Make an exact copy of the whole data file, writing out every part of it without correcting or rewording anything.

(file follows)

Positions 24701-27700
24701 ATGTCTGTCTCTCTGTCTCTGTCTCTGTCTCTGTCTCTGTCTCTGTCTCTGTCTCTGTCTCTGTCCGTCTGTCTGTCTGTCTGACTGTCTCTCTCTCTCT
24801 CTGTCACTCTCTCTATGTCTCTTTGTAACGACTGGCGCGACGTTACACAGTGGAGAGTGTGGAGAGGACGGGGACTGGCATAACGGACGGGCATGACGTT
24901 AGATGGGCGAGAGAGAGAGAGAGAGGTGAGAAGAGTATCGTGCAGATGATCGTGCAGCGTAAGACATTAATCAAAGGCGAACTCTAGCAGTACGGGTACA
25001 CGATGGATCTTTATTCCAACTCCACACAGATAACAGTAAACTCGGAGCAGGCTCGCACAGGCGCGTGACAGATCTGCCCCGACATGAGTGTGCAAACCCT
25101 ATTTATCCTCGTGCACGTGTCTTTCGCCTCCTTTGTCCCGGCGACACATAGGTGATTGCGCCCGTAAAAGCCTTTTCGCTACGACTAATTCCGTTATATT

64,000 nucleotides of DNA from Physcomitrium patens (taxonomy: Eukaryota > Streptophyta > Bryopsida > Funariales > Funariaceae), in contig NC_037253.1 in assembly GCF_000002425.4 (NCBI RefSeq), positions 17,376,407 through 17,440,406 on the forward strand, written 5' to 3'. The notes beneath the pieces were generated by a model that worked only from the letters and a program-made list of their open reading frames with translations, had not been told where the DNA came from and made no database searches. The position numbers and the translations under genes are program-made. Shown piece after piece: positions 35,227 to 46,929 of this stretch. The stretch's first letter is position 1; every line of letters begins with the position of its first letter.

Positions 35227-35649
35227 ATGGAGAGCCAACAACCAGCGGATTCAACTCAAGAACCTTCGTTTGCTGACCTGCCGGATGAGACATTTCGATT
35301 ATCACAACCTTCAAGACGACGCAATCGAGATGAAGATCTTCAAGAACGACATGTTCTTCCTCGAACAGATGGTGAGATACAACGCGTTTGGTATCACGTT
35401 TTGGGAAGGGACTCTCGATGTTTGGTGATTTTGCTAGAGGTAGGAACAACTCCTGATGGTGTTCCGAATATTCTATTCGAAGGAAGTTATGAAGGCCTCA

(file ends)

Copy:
Positions 24701-27700
24701 ATGTCTGTCTCTCTGTCTCTGTCTCTGTCTCTGTCTCTGTCTCTGTCTCTGTCTCTGTCTCTGTCCGTCTGTCTGTCTGTCTGACTGTCTCTCTCTCTCT
24801 CTGTCACTCTCTCTATGTCTCTTTGTAACGACTGGCGCGACGTTACACAGTGGAGAGTGTGGAGAGGACGGGGACTGGCATAACGGACGGGCATGACGTT
24901 AGATGGGCGAGAGAGAGAGAGAGAGGTGAGAAGAGTATCGTGCAGATGATCGTGCAGCGTAAGACATTAATCAAAGGCGAACTCTAGCAGTACGGGTACA
25001 CGATGGATCTTTATTCCAACTCCACACAGATAACAGTAAACTCGGAGCAGGCTCGCACAGGCGCGTGACAGATCTGCCCCGACATGAGTGTGCAAACCCT
25101 ATTTATCCTCGTGCACGTGTCTTTCGCCTCCTTTGTCCCGGCGACACATAGGTGATTGCGCCCGTAAAAGCCTTTTCGCTACGACTAATTCCGTTATATT

64,000 nucleotides of DNA from Physcomitrium patens (taxonomy: Eukaryota > Streptophyta > Bryopsida > Funariales > Funariaceae), in contig NC_037253.1 in assembly GCF_000002425.4 (NCBI RefSeq), positions 17,376,407 through 17,440,406 on the forward strand, written 5' to 3'. The notes beneath the pieces were generated by a model that worked only from the letters and a program-made list of their open reading frames with translations, had not been told where the DNA came from and made no database searches. The position numbers and the translations under genes are program-made. Shown piece after piece: positions 35,227 to 46,929 of this stretch. The stretch's first letter is position 1; every line of letters begins with the position of its first letter.

Positions 35227-35649
35227 ATGGAGAGCCAACAACCAGCGGATTCAACTCAAGAACCTTCGTTTGCTGACCTGCCGGATGAGACATTTCGATT
35301 ATCACAACCTTCAAGACGACGCAATCGAGATGAAGATCTTCAAGAACGACATGTTCTTCCTCGAACAGATGGTGAGATACAACGCGTTTGGTATCACGTT
35401 TTGGGAAGGGACTCTCGATGTTTGGTGATTTTGCTAGAGGTAGGAACAACTCCTGATGGTGTTCCGAATATTCTATTCGAAGGAAGTTATGAAGGCCTCA